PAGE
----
I wonder what we be gained and lost, if anything,  if people of color substituted phrases like "racial bias" or "racial favoritism" and the like for "racial discrimination"?  Would a change in discourse inhibit our ability to effectively describe racial discrimination and articulate it as such or would it enhance our ability to communicate with others the cost of racial bias and how it might be addressed?

Monday, August 15, 2016

Monica Puig, citizenship and representation

A few days ago, Monica Puig won Olympic gold in tennis, the first athlete competing under the flag of Puerto Rico ever to do so.  I was sitting at my computer when I heard the news and a bolt of electricity shot through my body.   I cried the first time I saw Puig on the medal stand and heard "La Borinqueña" in the background, and cry every subsequent time I watch the clip. It took me back to my childhood, when my entire neighborhood sat around the television set and watched Wilfredo Benitez and Wilfredo Gomez win world championships in boxing.  The sense of pride is indescribable.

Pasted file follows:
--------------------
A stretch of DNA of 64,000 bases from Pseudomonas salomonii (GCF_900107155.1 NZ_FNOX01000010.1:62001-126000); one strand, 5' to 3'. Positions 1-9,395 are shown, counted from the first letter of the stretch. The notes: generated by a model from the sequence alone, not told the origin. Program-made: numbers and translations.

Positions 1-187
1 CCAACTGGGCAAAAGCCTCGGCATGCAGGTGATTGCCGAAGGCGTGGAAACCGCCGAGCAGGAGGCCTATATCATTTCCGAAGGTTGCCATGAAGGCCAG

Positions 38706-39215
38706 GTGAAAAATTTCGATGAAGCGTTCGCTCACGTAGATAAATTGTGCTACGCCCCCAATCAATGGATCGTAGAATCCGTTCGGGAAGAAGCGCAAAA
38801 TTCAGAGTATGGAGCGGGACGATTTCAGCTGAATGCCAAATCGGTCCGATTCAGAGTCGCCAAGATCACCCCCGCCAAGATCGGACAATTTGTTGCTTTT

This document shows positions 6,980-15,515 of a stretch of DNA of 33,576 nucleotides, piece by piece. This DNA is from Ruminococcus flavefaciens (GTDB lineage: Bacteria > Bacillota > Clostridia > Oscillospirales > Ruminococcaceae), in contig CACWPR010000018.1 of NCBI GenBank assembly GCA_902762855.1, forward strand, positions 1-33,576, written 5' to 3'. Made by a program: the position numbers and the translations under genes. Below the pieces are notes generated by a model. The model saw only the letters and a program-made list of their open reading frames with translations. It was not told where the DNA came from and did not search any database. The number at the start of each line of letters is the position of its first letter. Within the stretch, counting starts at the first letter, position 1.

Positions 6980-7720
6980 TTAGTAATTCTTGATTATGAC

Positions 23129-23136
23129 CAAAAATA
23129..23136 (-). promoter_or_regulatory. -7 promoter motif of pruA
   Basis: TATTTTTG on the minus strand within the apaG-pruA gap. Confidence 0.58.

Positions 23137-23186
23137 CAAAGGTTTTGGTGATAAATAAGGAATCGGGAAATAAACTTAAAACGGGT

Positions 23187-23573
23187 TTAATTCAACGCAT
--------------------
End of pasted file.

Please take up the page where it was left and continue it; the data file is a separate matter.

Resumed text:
Yet my passport tells me I am an American citizen.  My passport is wrong.

Friday, August 12, 2016

Caste, the 14th Amendment, and overcoming white supremacy

I just listened to a recent Diane Rehm showTwo Views On The Jim Crow South And Its Legacy, this morning. She interviews Charles Dew and Isabel Wilkerson.  From Professor Dew, I got some answers to questions I ask myself every time I see an old picture of a lynching.  From Professor Wilkerson, I got angry.  Not about what she said, but how her discussion recalled for me our 14th Amendment doctrine and its modern colorblind interpretation.  The moral equivalence of, say, Blacks growing up under Jim Crow and whites applying to college, escapes me.  If that's what the 14th Amendment really means, I am fully prepared to give it back.